How to file for disability, Filing for SSI
Disability Requirements, Disability Status
How long is the wait?, Disability Application
The Social Security List of Impairments
Qualifying for Disability, Mental Disability
Disability Lawyer Info, Disability Back Pay
Is it difficult to get an approval for SSI Disability in Texas?
It can be, and for more than one reason. First of all, the disability claim process used by the social security administration for SSD (Social Security Disability) and SSI (supplemental security income) often takes quite a long time to get through in Texas.
This may not always be the case for those individuals who are awarded disability benefits at the initial disability application level (about 30 percent of all claims taken); however, for those individuals who are initially denied, the next step, the request for reconsideration, can add months to the process. And the appeal step that follows that, the request for a disability hearing, can add many more months, even years, to the process.
Secondly, however, there are difficulties involved in getting an approval for disability in Texas due to A) the strength of one's medical evidence and B)...the strength of one's medical evidence.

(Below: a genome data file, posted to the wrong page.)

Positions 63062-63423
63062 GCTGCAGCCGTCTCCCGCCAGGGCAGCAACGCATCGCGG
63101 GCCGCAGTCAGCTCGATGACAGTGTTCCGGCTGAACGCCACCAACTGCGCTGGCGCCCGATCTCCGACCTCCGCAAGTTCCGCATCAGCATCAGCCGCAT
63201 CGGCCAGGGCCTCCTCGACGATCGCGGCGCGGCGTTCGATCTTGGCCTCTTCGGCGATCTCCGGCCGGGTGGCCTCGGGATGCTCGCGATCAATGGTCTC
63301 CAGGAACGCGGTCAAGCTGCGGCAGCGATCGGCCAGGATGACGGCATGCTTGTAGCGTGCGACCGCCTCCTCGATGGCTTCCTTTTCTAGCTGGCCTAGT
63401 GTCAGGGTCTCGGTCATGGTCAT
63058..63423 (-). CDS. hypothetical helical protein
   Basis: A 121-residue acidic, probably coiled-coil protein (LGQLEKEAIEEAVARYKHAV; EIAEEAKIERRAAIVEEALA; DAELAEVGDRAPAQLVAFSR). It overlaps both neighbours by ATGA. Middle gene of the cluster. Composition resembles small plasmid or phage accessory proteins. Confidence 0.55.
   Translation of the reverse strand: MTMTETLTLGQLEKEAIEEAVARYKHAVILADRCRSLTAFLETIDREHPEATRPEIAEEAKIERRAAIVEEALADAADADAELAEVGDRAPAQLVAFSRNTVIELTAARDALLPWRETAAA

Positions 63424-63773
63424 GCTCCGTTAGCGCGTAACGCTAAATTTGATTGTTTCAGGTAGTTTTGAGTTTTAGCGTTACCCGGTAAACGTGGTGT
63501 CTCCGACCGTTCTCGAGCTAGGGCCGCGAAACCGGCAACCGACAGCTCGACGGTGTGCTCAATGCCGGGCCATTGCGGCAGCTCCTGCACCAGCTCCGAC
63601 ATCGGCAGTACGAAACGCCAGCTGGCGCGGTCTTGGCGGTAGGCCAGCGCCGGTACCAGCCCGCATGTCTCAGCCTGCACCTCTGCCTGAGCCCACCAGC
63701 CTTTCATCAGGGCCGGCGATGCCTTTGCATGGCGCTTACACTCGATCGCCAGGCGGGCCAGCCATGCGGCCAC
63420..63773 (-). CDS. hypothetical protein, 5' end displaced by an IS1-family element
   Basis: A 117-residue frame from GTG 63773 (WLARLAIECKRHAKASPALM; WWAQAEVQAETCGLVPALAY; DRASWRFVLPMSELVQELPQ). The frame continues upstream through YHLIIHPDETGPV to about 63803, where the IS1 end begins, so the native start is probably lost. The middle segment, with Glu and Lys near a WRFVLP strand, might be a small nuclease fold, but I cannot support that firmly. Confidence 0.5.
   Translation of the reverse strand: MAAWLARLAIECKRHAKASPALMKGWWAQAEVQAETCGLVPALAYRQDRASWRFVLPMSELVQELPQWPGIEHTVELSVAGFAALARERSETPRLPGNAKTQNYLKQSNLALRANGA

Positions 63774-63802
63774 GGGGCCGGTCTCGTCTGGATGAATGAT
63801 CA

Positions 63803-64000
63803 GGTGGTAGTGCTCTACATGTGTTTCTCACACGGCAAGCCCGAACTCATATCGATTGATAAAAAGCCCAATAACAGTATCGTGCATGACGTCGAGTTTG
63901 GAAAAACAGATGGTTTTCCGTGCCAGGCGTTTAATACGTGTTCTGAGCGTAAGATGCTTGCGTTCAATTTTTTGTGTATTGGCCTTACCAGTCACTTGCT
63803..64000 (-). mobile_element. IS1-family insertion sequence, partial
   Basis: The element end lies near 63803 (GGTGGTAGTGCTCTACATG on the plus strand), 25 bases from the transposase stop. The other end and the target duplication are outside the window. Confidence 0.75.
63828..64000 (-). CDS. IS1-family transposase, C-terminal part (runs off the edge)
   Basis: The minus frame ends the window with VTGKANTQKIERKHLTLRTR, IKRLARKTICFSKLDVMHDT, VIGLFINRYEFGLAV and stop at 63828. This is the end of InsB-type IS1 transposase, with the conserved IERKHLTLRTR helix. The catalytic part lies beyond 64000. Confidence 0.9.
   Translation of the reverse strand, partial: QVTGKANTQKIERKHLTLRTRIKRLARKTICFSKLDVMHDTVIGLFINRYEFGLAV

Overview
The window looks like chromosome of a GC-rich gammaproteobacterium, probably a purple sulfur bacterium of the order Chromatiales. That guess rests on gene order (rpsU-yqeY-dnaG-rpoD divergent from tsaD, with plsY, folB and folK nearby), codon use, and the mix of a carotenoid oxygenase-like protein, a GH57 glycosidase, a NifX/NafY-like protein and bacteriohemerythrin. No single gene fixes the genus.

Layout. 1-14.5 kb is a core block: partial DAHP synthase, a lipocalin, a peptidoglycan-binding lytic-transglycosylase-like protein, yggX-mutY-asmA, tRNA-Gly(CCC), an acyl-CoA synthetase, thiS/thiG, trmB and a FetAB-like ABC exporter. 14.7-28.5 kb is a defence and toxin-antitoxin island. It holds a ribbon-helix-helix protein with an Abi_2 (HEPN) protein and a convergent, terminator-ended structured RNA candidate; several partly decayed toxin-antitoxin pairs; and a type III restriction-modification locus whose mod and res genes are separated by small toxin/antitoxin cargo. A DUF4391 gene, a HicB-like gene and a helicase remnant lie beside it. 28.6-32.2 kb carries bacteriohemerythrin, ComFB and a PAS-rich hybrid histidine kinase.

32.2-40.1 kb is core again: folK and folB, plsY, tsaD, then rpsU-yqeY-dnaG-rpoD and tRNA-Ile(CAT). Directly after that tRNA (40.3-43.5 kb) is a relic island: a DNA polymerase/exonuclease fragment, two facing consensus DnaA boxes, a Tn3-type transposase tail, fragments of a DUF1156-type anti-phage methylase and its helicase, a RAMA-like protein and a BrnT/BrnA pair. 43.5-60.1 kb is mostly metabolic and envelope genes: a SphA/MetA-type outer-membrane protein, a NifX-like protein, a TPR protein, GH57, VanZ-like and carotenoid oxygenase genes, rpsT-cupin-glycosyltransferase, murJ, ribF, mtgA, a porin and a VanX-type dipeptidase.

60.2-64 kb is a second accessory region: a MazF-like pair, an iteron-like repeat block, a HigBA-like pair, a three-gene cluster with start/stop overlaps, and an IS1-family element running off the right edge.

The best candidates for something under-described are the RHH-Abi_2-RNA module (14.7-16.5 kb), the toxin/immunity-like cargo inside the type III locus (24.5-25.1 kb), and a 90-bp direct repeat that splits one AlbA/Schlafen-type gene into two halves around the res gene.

That, of course, is completely redundant. But let me explain. To receive an approval for disability, a claimant's medical evidence should ideally identify the various ways in which the claimant's condition, mental or physical, results in restrictions in normal daily activities. These restrictions are summed up in a concept known as residual functional capacity (translation: what you can still do, and, conversely, can no longer do as a result of your condition).
If your residual functional capacity (the restrictions in your normal daily activities) is limiting, it may be concluded that you do, in fact, have a severe impairment. Social security, of course, requires that your condition be severe versus something non-severe which will not meet the litmus test for the SSA definition of disability.
If your residual functional capacity is even more limiting, then it may be concluded that you can no longer perform the duties of the jobs you have held in the past. This is based on your specific limitations and the actual requirements of your past relevant work.
Do you get disability if your limitations eliminate your ability to return to your old work? No. In fact, your condition has to be severe enough that it results in a residual functional capacity rating that effectively rules out the ability to engage in not only your past work, but also other types of work that you might otherwise be thought capable of switching to---based on your age, education, work skills, and limitations.